It has been tough to make a buck selling bog-standard laptops ever since the discount electrical giants turned their attention from home entertainment to budget PCs. Even the basic business laptop is at the mercy of cut-throat pricing. Thankfully for the channel, there has been a boom in premium devices that pack more grunt under the bonnet and sport productivity-friendly designs.
Portable workhorses such as the Dell XPS, Lenovo X1 Carbon and HP Spectre are popular. Beyond the traditional clamshell design, there is also huge interest in 2-in-1 hybrids, says Lillian Tay, principal analyst with Gartner’s personal technologies team.
Hybrids accounted for 20 percent of all mobile PC shipments in Australia last year and the market segment is growing rapidly, she says. This rises to 48 percent once you include premium lightweight clamshell laptops, which tip the scales at less than 1.6kg, with HP, Lenovo and Apple the top three vendors.
“Business buyers don’t just shop for laptops on price alone,” Tay says. “With engaged PC users it becomes an easier sale knowing what really matters to them.
“Important aspects include computing performance, weight, battery life, build quality, screen size, aesthetics design and of course productivity contribution.”
The Lenovo ThinkPad X1 Carbon and HP Spectre ranges are best-sellers for corporate office supplies retailer Winc, while the Microsoft Surface Pro is seen as the benchmark among hybrids. Winc rebranded from Staples Australia and New Zealand last year as part of a service-oriented pivot. It has found success in selling premium laptops to commercial and enterprise customers, as well as government agencies.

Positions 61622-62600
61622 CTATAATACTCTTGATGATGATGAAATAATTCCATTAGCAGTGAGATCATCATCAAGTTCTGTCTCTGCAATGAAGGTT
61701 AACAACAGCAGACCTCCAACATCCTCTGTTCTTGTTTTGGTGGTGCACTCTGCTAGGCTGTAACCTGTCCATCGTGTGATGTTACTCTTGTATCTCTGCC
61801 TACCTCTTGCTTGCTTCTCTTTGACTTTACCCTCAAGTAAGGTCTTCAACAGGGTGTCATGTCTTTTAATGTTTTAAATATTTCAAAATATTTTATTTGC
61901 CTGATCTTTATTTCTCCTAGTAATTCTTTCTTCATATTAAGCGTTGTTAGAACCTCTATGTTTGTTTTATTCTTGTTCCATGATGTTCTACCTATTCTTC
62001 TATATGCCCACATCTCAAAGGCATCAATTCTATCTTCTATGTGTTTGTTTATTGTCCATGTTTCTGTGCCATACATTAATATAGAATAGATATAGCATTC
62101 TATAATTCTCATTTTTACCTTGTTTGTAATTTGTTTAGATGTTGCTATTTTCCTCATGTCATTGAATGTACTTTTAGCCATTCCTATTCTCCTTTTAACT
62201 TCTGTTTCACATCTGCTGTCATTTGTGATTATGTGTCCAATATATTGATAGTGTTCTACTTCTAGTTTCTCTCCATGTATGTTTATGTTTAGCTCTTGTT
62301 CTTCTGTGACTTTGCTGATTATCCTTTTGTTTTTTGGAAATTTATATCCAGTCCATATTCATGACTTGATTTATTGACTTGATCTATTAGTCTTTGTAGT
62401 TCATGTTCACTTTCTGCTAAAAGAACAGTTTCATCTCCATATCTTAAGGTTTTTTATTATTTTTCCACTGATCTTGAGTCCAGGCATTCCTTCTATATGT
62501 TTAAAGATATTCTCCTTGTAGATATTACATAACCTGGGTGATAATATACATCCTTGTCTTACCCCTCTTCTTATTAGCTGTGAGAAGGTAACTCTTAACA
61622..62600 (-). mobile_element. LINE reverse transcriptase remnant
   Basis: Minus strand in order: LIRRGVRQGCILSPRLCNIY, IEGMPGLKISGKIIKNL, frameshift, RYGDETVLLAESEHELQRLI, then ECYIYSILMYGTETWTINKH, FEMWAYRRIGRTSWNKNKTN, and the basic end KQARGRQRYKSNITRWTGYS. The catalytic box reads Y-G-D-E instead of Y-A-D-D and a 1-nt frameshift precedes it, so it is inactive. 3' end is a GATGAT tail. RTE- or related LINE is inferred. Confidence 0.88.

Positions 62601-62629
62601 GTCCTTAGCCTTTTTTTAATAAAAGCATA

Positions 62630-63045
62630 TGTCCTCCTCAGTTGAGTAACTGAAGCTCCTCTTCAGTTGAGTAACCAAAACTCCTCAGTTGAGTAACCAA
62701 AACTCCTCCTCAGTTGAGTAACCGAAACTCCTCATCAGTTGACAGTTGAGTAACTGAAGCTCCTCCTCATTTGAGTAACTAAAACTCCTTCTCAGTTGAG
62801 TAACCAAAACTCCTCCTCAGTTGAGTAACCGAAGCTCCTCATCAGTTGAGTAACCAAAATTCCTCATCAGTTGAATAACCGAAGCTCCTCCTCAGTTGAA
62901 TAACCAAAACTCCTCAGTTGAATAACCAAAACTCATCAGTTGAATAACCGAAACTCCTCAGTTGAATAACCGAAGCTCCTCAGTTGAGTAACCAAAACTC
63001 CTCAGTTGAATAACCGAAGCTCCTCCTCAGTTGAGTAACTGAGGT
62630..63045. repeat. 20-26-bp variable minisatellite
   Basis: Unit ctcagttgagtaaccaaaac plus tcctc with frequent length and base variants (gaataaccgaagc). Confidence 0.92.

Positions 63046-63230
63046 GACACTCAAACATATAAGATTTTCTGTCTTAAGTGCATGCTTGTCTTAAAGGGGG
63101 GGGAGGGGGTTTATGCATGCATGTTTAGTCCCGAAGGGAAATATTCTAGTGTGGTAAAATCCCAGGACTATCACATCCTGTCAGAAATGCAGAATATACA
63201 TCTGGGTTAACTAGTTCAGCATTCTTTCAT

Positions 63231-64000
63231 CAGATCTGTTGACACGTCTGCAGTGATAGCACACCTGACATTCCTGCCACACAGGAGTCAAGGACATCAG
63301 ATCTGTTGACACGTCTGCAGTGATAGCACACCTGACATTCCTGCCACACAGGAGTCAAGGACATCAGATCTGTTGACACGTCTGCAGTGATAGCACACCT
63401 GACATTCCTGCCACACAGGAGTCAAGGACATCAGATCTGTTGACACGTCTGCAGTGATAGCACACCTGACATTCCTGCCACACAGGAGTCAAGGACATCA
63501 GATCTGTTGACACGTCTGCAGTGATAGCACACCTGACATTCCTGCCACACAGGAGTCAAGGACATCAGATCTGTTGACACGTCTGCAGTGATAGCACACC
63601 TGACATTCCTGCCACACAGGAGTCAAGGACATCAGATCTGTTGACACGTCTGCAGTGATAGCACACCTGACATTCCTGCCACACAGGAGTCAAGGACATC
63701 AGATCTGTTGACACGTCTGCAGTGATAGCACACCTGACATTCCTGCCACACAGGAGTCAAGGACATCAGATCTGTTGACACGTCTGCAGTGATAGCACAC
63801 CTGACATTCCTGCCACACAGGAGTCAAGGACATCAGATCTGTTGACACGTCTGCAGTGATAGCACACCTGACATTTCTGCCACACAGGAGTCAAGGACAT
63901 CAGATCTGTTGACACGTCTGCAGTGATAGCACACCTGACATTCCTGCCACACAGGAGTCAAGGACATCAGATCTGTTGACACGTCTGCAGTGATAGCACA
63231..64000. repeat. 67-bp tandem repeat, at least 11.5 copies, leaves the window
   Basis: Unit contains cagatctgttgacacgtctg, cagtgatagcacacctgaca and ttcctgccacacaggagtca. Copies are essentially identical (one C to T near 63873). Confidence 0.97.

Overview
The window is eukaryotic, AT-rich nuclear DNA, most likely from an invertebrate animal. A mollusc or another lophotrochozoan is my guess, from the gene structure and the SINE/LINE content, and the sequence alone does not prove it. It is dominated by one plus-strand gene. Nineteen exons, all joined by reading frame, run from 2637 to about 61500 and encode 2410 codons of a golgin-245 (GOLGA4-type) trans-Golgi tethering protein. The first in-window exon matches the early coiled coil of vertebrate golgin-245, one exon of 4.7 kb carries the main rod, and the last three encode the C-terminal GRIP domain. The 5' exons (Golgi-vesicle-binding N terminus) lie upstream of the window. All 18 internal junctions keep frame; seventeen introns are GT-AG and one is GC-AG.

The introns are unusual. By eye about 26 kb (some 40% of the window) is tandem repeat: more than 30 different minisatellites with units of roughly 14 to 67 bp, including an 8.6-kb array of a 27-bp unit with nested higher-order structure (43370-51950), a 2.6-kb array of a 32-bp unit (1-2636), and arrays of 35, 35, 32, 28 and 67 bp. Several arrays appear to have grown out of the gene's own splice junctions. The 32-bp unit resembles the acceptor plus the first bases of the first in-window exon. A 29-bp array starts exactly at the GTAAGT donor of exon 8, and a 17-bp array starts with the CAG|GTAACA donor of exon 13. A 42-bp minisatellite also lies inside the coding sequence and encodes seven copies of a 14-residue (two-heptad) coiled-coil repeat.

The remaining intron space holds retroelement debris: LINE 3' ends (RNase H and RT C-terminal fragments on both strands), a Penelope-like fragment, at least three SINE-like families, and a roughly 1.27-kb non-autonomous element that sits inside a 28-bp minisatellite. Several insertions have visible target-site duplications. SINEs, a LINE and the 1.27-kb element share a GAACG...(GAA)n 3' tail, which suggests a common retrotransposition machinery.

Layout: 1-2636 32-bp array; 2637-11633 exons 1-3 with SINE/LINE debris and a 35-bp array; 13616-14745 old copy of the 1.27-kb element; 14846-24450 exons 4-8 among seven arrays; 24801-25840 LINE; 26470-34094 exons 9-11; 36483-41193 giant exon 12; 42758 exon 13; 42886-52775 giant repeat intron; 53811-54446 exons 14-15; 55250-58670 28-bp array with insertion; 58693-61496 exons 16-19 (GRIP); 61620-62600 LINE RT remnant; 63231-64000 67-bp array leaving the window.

Product-only margins are tight and this trend extends to the premium laptop ranges, although some vendors offer rebate accelerators for these ranges, says Jarad Nass, Winc’s solutions general manager.
“This is nothing new for the VAR community, where better margins are made through delivering higher customer value via value-added services,” Nass says. “A competitive product-only engagement is inevitably a race to the bottom.
“The provision of increased customer value-added services is fundamental to improved margins. Basic approaches include the bundling of accessories and upgraded or extended warranties, but other emerging trends include ‘desktop as a service’ and other consumption based solutions.”
Winc is focused on providing customers “the best fit for purpose workplace solutions across mobility, security, productivity and cloud”. Premium laptops are often part of the solution stack and Winc has formed strong partnerships with HP, Lenovo, Microsoft and Dell.
Dell has a dual go-to-market strategy, selling both direct and via partners such as Winc. Dell’s client solutions group general manager, Robert Vinokurov, agrees that margins still remain tight at the top-end of laptop sales.
Channel partners still need to price premium products to sell, Vinokurov says. “You can’t extract super-normal profits at the premium end just because it’s premium, or else you’ll price yourself out of contention.